Travelling in Bali this year is a bit more special. While there are no visa on arrival for international tourists, Bali is looking to welcoming domestic tourists and some international travelers who are staying for longer, now that social visas and business visas are available again. If you are in Bali now or will be in a few weeks, see below for some ideas on what to do and if you are missing Bali from afar, take this opportunity to support a local charity as many of them are struggling these days.

Tumpek Kandang - Animal Worship Festival

All of God’s creatures and especially household animals in Bali will receive extra honor when local Hindus celebrate Tumpek Kandang Day, a ceremony dedicated to Sang Hyang Rare-Angon, master of all cattle and livestock. The day is celebrated by giving these animals extra love and attention, the best food, prayers and offerings. It is not uncommon to see some of the cows bathing or even pigs getting “dressed up” by their owners. Take note that this is not a form of animal worship: the local Balinese see the celebrations as a way to appreciate the gods for the work done by these animals as well as the provision of food resources.

When:         December 5th, 2020
Where:        Throughout Bali. Ceremonies are held at temples and villages around the island.

Christmas Day / Christmas Eve

There is never a bad time to visit Bali but spending Christmas in Bali can seem magical. For people from the northern hemisphere, it can mean getting away from the ice and snow and spending a few days basking on a warm and exotic tropical beach. For those from the southern hemisphere, it can mean avoiding the relentless heat and celebrating your Christmas enjoying the balmy ocean breezes while sipping a tall, cool tropical drink. For everyone, spending Christmas in Bali is a Christmas gift in itself. But, don’t forget about the family and friends waiting for you back home - bring them a special gift!

Christmas shopping in Bali

The island is the unofficial art and handicraft center of Indonesia. From upscale boutiques and galleries to rustic handicraft stalls and workshops, Bali is literally a shopper’s paradise. You’ll have trouble making your mind up what to bring back for everyone. Shadow Puppets, batik cloth, and handmade furniture are merely the best-known handicrafts of Bali. But once you get there you’ll find that Bali offers much more in the way of gifts. Silver jewelry, natural soaps and aromatic oils, wooden carvings and woven bags and baskets are just some the things you’ll find offered in Bali’s hundreds of stalls and marketplaces. Check out these articles for some ideas:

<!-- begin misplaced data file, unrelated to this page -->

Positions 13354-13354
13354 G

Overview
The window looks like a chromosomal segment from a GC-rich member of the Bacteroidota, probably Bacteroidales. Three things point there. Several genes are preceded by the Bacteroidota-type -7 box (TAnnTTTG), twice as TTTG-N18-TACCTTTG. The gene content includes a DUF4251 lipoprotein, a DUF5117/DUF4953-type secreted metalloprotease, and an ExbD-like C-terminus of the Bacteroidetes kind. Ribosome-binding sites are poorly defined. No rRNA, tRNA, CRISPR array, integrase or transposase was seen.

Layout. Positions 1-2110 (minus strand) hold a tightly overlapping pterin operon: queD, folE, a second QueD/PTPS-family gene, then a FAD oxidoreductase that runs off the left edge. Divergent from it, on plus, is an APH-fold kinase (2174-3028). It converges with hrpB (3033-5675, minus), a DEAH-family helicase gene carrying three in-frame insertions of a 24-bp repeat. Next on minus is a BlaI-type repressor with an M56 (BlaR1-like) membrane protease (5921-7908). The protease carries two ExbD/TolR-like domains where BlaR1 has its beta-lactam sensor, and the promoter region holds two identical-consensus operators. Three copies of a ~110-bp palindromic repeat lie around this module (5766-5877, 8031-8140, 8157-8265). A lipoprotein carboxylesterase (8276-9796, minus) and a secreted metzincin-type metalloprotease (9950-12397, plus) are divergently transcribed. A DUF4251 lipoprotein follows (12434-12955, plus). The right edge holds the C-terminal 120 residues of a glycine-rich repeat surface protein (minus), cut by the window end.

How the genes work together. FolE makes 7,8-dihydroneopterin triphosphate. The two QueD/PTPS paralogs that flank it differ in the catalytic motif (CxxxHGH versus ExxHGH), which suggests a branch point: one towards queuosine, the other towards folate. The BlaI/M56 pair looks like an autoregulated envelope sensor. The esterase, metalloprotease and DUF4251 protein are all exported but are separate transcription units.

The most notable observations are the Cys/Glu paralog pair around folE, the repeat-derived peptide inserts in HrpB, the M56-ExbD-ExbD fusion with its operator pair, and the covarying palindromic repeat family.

Join a Christmas Celebration

All beautiful venues are gearing up for the holidays and you can be sure that every one of them has something special lined up for Christmas. Every hotel, restaurant, and bar on the beach will be in full swing celebrating the holidays and many of them will feature special menus and holiday discounts you can enjoy. Make new friends and toast the holidays while you gaze out across the white sand beach and the warm tranquil waters of the Indian Ocean.  
Although Bali is a Hindu island in a predominantly Muslim nation, there is an active Christian community and plenty of churches to choose from, whether you're making a one-off visit or looking to join a church in Bali longer term. There is a selection of active English-speaking catholic or protestant churches in the south of Bali where you will receive a warm welcome. Check their websites for exact locations and more details of events and activities happening throughout the holy days.

When:         December 24th and 25th, 2020
Where:        Throughout Bali. Find celebrations at resorts and restaurants around the island.

NYE and Countdown

The whole island typically turns into a huge party for those who want to stay over New Year’s Eve. While parties might look a little different with covid-compliance guidelines, there will still be many opportunities to be outside and celebrate with others. Or simply enjoy your favorite restaurant or the hotel where you are staying which usually comes up with a special festive menu for that day. Or have a small private party with family and friends in your own rented villa. Fireworks can be seen in locations all over Bali, but remember that the island may not necessarily run on a tight timetable, so don’t be surprised if there are numerous displays all throughout the night. 

When  :  December 31st, 2020
Where :  All over Bali

What weather to expect when traveling to Bali in December

December is rainy season in Bali but that fact needn’t put you off. Go expecting some rain, often during nighttime, but it's not constant and everything dries up quite quickly. As well as waiting for the rain to stop in a café or restaurant, it's a good opportunity for a massage or spa treatment, or manicure, or shopping. Nevertheless it's still very warm, and you'll find bright blue skies with some clouds. The average sea temperature these months is 27°C (81°F), which is warm water and enjoyable even for extended periods of time.
Great international festivals that usually draw in crowds are postponed to 2021 or new virtual ones popping up on the radar. If you won't be able to visit Bali this year, consider attending an online event to experience an inspiring and magical Bali for your perfect spiritual holiday from home.